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Jon Feltheimer is co-chairman and CEO of Lionsgate – a true industry heavyweight. He is also the MIPCOM 2010 Personality Of The Year. He drew a large crowd for his keynote address this afternoon in the Grand Auditorium.

He was introduced by his own company president, Kevin Beggs. “He’s a man of many hats and personas,” said Beggs, comparing Feltheimer to Mad Men character Don Draper.

The company now releases 18-20 films a year and has scooped 10 Oscar wins since Feltheimer’s arrival, Lionsgate’s TV business continues to grow, and its digital division is “mining digital dollars, not pennies” from its catalogue according to Beggs.

“Every time I think I’ve got this down, something happens and I have to start all over,” said Feltheimer. “Every time I think I have all the answers, I have to go back to the drawing board… the only constant in our business is change.”

However, he stressed that the one constant is the demand of consumers for TV content, with viewing hours on the up, with US consumers spending five hours and 19 minutes a day watching TV. “Whatever I think of that as a parent and a taxpayer, it has to warm my heart as an executive…”

Feltheimer said that the plethora of devices available to watch TV on, including iPads and smartphones, is leading consumers to pay more for quality content.

“They’re willing to pay more for it – if it’s premium, faster, more mobile or more transportable,” he said. “Premium content does command premium value. So what’s the problem?”

What indeed? Feltheimer said that today, shows must make their money from an audience that is far less broad, but far more passionate – and that this requires new economic models. “This is where we get nervous: we need to create new relationships.” By whom he meant mobile operators, ISPs and internet giants like Facebook.

“There are no precedents, there are no models, there are no defined terms and conditions,” said Feltheimer. “We have to be prepared to take risks, and prepared to make mistakes.”

He referred to Lionsgate’s new Epix joint venture with Viacom and MGM as a prime example, which he said is working – already profitable after only 10 months of operation.

It recently announced a distribution deal with streaming video service Netflix too, creating a new 90-day window for films. Feltheimer said the deal is an example of not alienating traditional distribution partners, while bringing in a new “well-financed” digital partner.

“The Epix / Netflix deal reflects the premium value of our content in a digital world,” said Feltheimer, who then moved onto Lionsgate’s launch of Pantelion Films with Televisa, targeting Latino moviegoers in the US.

He also referred to China, India and other Asian territories, which were only generating 1% of Lionsgate’s revenues. Hence the launch of Tiger Gate, a venture aimed at those markets.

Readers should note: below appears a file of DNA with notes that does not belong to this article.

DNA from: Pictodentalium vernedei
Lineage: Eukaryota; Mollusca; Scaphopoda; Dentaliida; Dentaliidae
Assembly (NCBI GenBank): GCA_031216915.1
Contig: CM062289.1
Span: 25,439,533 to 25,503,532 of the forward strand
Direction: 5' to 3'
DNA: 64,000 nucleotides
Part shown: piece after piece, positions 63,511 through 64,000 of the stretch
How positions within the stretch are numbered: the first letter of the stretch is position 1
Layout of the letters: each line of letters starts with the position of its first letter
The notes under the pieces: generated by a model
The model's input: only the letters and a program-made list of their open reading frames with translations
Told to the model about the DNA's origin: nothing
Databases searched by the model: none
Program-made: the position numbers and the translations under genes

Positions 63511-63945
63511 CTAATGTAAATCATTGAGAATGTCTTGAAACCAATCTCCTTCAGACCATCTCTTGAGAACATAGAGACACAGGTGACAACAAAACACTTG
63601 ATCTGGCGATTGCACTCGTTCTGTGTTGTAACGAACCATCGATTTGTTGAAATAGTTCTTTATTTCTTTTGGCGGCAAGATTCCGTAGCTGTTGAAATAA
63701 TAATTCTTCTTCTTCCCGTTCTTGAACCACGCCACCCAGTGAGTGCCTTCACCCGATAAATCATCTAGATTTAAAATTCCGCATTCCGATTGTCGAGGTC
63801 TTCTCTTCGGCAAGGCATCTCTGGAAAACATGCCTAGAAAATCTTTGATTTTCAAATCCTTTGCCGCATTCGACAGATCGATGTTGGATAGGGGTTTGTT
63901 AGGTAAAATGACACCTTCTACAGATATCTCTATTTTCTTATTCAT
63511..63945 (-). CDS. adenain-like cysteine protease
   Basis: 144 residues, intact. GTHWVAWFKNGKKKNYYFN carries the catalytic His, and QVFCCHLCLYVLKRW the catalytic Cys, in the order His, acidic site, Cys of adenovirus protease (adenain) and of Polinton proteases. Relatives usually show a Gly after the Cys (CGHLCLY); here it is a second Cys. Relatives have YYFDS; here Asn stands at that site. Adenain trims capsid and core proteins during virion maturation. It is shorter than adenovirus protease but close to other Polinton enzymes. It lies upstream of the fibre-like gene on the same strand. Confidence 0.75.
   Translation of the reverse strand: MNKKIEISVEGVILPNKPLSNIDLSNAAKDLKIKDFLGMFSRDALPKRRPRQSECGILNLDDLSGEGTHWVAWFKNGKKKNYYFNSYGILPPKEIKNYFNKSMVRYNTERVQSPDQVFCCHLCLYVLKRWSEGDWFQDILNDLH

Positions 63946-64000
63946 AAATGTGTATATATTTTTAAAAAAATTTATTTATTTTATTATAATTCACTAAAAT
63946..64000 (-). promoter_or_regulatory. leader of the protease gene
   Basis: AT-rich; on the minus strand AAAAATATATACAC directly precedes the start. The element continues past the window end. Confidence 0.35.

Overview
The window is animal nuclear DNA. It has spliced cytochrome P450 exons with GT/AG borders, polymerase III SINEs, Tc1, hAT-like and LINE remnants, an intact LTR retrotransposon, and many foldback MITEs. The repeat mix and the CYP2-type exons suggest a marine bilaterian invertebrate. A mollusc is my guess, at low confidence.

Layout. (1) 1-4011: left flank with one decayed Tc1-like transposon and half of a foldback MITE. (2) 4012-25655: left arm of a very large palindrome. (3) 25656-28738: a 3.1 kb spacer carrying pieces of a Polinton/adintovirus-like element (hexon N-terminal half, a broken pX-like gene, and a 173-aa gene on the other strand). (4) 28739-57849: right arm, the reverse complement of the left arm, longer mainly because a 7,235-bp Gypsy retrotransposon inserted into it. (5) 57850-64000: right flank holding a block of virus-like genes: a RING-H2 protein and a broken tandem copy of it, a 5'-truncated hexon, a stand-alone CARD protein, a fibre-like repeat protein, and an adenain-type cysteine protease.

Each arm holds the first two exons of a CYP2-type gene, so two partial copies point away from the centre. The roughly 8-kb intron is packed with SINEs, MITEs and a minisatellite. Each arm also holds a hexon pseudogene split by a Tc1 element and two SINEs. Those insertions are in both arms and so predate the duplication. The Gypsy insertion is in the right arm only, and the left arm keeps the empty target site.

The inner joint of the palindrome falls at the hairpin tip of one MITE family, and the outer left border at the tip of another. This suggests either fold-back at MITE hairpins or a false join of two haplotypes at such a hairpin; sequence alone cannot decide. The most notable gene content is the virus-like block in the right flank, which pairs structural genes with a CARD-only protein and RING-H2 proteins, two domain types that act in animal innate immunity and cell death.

Back in the US, Feltheimer talked about shows that are making money from smaller audiences. For example, Weeds has generated nearly five million digital transactions and counting, despite only attracting two million viewers for its TV airings.

Meanwhile, Tyler Perry has an estimated fanbase of 20-30 million people, but Feltheimer says he has become one of the biggest revenue generators in Lionsgate’s portfolio.

One lesson Feltheimer has taken from 2010 so far is the way “content and the internet continue to intersect in new and interesting ways”. He cited Sh*t My Dad Says as a prime example: a property that started on Twitter, and ended up as a TV sitcom starring William Shatner.

“If you make good content in a world marketplace that is hungry for it, you’ll find plenty of buyers, as long as you don’t limit yourself to old business models,” said Feltheimer.

He also warned that “me-too television has no longevity”, encouraging the audience to develop fresh, innovative ideas. “Our story is still built on stories, and the best ways to tell them.”

Feltheimer finished off his speech by stressing that while change is hard, “there’s no going back, and the status quo isn’t an option… we’re still trying to figure out the most basic elements of the digital equation, but over time we’ll get it right.”

At this point, the session shifted to an interview conducted by Anna Carugati of World Screen.

She asked about the creative environment at Lionsgate. Feltheimer reiterated that Lionsgate executives are well aware that “we don’t write the scripts”, and gives its show-runners a lot of freedom in their work.

However, he also said that Lionsgate remains focused on not letting its costs run away with it, to the extent of turning good shows down if it can’t do them justice.

Feltheimer admitted that 2008 and 2009 were pretty rough years for Lionsgate, like many other media companies. He claimed that diversification beyond movies helped the company to move through those tough times – one quarter the film business may carry the company, while the next it may be the TV side of things.

Is he satisfied, and what else does he want to do? “I’m definitely not satisfied,” said Feltheimer, who moved on to say the digital sphere is the area he has most expectations about.

“I think there’s a digital explosion about to happen. It’s not just Netflix, it’s Amazon, Microsoft, Google obviously. You’re going to start seeing some significant deals made by these companies… There is big, big money there, these guys have huge install bases and tremendous connection with the consumers.”


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About Author

Stuart Dredge

Stuart Dredge is a freelance journalist, and a regular contributor to The Guardian, Music Ally, and more... including MIPBlog :)

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